are times when it’s quite useful to be able to dynamically extract
information about a class. One extremely useful tool is a class method
extractor. As mentioned before, looking at a class definition source code or
online documentation shows only the methods that are defined or overridden
within
that class definition
.
But there could be dozens more available to you that have come from base
classes. To locate these is both tedious and time consuming. Fortunately,
reflection provides a way to write a simple tool that will automatically show
you the entire interface. Here’s the way it works:

//: ShowMethods.java
// Using Java 1.1 reflection to show all the 
// methods of a class, even if the methods are 
// defined in the base class.
import java.lang.reflect.*;
 
public class ShowMethods {
  static final String usage =
    "usage: n" +
    "ShowMethods qualified.class.namen" +
    "To show all methods in class or: n" +
    "ShowMethods qualified.class.name wordn" +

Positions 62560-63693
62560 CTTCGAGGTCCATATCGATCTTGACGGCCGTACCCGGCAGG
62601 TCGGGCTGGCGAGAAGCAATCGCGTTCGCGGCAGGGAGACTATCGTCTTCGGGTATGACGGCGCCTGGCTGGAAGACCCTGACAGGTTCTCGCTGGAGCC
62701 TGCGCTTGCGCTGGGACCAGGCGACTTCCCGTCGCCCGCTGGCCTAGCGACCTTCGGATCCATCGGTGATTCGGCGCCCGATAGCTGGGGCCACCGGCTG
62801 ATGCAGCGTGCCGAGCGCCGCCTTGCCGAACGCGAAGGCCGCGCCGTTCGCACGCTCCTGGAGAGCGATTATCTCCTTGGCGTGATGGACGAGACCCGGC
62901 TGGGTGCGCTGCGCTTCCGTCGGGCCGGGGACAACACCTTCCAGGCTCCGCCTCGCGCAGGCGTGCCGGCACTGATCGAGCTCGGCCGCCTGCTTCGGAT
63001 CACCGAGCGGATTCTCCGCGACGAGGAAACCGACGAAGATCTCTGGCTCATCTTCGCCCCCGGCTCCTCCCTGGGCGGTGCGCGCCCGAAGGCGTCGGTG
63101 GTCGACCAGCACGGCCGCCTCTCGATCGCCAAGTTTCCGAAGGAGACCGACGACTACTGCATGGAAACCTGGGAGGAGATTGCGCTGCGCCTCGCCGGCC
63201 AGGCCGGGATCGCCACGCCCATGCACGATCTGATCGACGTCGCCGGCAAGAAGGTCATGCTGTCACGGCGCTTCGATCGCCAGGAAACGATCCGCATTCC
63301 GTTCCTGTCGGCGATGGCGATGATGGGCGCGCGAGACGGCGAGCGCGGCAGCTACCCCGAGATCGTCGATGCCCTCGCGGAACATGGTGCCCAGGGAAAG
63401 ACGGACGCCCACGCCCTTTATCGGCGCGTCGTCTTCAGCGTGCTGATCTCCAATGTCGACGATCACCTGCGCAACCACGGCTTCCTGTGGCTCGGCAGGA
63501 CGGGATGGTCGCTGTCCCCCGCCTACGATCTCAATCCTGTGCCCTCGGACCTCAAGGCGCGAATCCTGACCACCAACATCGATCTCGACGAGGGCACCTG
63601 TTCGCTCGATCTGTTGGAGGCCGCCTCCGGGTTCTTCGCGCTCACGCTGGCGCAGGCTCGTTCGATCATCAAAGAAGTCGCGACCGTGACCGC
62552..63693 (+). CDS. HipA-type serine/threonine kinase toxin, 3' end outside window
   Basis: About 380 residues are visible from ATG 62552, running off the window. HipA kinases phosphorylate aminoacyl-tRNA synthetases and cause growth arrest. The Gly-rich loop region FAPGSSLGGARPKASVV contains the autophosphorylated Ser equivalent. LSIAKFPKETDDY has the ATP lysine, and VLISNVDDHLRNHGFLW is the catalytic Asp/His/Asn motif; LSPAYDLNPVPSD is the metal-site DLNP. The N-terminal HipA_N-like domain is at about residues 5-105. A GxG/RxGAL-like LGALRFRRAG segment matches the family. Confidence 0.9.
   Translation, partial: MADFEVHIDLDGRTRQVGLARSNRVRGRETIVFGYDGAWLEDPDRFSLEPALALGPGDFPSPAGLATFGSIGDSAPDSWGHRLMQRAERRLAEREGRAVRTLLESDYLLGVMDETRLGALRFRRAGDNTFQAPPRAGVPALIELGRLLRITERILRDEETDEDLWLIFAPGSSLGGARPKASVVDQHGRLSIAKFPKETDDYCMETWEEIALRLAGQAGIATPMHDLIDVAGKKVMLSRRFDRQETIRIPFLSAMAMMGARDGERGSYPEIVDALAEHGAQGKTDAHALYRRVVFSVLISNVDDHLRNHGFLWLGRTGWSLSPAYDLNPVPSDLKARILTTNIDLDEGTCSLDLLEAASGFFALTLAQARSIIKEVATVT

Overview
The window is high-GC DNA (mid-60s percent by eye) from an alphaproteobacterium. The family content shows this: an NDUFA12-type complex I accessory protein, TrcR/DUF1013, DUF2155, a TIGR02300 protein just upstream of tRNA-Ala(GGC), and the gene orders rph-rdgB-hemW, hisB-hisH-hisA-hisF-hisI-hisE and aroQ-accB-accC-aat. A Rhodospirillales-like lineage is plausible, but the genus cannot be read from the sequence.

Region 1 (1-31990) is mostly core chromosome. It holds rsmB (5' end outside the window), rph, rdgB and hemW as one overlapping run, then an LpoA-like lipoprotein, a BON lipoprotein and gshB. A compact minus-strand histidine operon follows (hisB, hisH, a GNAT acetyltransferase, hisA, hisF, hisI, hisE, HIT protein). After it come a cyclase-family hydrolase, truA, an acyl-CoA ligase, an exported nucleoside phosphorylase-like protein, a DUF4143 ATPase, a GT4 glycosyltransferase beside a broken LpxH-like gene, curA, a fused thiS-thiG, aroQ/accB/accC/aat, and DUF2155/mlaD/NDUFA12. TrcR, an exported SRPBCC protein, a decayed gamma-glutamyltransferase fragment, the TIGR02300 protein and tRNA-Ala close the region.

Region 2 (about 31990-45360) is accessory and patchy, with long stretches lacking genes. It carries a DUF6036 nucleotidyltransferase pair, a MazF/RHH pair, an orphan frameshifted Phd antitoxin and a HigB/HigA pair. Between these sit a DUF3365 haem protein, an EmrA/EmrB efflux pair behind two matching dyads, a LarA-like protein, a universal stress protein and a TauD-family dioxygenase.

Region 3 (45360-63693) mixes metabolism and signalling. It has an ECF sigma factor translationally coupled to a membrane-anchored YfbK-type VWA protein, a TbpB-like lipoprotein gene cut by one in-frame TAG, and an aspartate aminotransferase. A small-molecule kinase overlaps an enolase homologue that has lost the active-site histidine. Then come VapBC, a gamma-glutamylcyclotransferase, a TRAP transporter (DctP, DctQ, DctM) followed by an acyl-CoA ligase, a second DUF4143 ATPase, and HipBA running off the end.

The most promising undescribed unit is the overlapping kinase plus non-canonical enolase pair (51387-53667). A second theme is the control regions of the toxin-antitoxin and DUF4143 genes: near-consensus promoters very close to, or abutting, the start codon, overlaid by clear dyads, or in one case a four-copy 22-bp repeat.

"To search for methods involving 'word'";
  public static void main(String[] args) {
    if(args.length < 1) {
      System.out.println(usage);
      System.exit(0);
    }
    try {
      Class c = Class.forName(args[0]);
      Method[] m = c.getMethods();
      Constructor[] ctor = c.getConstructors();
      if(args.length == 1) {
        for (int i = 0; i < m.length; i++)
          System.out.println(m[i].toString());
        for (int i = 0; i < ctor.length; i++)
          System.out.println(ctor[i].toString());
      }
      else {
        for (int i = 0; i < m.length; i++)
          if(m[i].toString()
             .indexOf(args[1])!= -1)
            System.out.println(m[i].toString());
        for (int i = 0; i < ctor.length; i++)
          if(ctor[i].toString()